George Handel is most known for his oratorio, Messiah. Your kids will learn (and hear!) this and more through this George Handel Unit Study.
Take a trip back in time, to the Baroque Era, and learn about the composer, Geroge Handel.
George Frideric Handel Biography
George Frideric Handel was born on February 23, 1685, in Halle, Germany to barber-surgeon, Georg Handel and minister’s daughter, Dorothea Taust.
Handel showed a natural disposition for music and composing at a very early age to which his father was so extremely opposed that he forbade any musical instrument to be brought into their home and forbade Handel to enter any home where there was a musical instrument present!
It is said that as a small child Handel somehow contrived to have a small clavichord delivered to a small attic room in his home where he practiced when other members of his family were sleeping. His mother was supportive of his musical passion and helped to keep his secret.
- Early Years
Handel’s father was opposed to Handel devoting his life to music because he saw no future for him in music. Handel was reportedly removed by his father from gymnasium (elementary school) in Halle because his professor was a proficient musician.
However, at one point between the ages of 7 and 9, Handel accompanied his father to the court at Weissenfels where he had the opportunity to play the organ and surprised everyone present. Duke Johann Adolf I was so impressed that a child of his age could play with such accomplishment that he convinced Handel’s father to allow him formal musical instruction.
Handel’s first and only music teacher was the organist of the Halle parish church, Fredrich Wilhelm Zachow. He introduced Handel not only to the organ but also to the harpsichord, violin, and oboe (the latter became a personal favorite). Zachow instructed Handel in the art of composing and introduced him to old and new musical styles from across Europe and the world.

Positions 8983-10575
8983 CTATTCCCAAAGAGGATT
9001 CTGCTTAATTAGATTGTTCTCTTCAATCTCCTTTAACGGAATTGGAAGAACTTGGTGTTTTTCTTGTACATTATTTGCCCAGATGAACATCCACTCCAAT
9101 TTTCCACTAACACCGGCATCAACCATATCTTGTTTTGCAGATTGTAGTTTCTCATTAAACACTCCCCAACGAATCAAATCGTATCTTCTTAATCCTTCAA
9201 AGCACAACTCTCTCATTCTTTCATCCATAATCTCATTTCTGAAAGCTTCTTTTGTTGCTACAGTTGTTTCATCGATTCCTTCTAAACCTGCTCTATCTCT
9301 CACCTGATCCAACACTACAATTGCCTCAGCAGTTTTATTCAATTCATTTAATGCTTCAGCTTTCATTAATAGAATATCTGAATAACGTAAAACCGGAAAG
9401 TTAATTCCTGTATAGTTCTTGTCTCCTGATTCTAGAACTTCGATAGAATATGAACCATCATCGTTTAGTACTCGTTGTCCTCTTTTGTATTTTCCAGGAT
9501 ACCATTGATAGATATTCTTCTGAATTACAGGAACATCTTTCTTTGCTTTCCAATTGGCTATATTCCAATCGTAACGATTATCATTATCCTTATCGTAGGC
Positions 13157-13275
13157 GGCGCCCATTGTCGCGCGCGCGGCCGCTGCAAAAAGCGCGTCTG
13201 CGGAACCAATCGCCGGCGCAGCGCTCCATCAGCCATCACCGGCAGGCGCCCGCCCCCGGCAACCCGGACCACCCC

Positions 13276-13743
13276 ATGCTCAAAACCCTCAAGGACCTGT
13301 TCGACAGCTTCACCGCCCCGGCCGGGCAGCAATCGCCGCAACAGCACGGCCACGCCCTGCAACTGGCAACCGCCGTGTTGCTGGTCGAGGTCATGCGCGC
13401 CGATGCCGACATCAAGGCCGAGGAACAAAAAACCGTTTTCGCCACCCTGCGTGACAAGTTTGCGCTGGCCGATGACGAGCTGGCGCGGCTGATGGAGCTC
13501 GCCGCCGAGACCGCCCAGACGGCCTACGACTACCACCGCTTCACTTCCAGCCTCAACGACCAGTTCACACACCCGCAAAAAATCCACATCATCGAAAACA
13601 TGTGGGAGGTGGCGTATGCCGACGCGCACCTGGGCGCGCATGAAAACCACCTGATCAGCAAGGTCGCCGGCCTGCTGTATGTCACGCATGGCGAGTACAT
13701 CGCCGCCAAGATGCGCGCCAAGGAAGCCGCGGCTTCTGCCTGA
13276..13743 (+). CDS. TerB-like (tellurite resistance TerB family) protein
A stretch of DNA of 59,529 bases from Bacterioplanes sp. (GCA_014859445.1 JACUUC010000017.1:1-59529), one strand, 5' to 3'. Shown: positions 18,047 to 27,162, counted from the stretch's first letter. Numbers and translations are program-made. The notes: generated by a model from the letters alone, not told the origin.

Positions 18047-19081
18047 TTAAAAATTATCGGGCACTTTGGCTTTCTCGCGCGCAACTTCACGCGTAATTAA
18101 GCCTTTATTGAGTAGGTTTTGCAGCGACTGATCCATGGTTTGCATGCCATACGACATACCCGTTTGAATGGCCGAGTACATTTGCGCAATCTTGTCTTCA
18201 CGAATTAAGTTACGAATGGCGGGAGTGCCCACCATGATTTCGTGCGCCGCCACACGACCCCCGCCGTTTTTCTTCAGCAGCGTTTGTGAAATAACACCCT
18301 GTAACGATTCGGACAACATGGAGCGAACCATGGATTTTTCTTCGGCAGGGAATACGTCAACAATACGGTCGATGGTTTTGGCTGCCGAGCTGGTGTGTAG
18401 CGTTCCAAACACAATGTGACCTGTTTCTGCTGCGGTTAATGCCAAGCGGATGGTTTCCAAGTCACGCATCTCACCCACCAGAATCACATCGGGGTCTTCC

When Handel was 11 years old, his father passed away. His higher education, however, was provided for as his father desired, and Handel began studying law at the University of Halle in 1702 while also employed as organist at the Calvinist Cathedral. The law studies lasted only a year. As soon as Handel was offered a position in the orchestra at the Oper am Gansemarkt in Hamburg a year later, he accepted.
- Travel and Professional Career
Two years later while still at the Oper am Gansemarkt Handel had already composed his first opera, Almira and a second, Nero. The very next year, 1706 he was invited by Ferdinando de Medici to come to Italy where he travelled extensively and composed several operas for various theaters.
His first opera in Italian, Rodrigo was performed in Florence the very next year and Agrippina, just two years later, was a huge success running for 27 consecutive days.
Italian opera was widely popular in England during this time and because of his talent and ability to compose, in 1710 Handel was invited to England by German Prince George (later George I) to serve as “Master of the Chapel Choir”. During this time, he composed what is considered his most highly acclaimed work and breakthrough, Rinaldo.
Two years later he won his way into royal favor by composing Ode for the Queen’s Birthday and later to celebrate the treaties of Utrecht, Utrecht Te Deum and Jubilate. Thus he was granted a yearly income by Queen Anne and was received well by English aristocracy.
In 1719 Handel took a position with the Royal Academy of Music and it was during his time with the Royal Academy that he became an English citizen and moved into his house at 25 Brook Street (where he lived until his death and is now Handel House Museum).
During this time, he wrote many Italian operas including Floridante, Giulio Cesare, and Scipione. In 1727 Handel was commissioned to write for the coronation of King George II. One of the anthems he wrote for that ceremony, Zadok the Priest, has been used in every British coronation ceremony since!
Toward the end of the 1720’s England became increasingly tired of Italian opera and oratorio (long compositions usually written on a Biblical theme) became increasingly popular. Handel took many Italian operas he’d written, translated them into English, adapted the stories, and turned them into oratorios that were famously popular. During Lent of 1735 he produced 14 concerts made up of oratorios.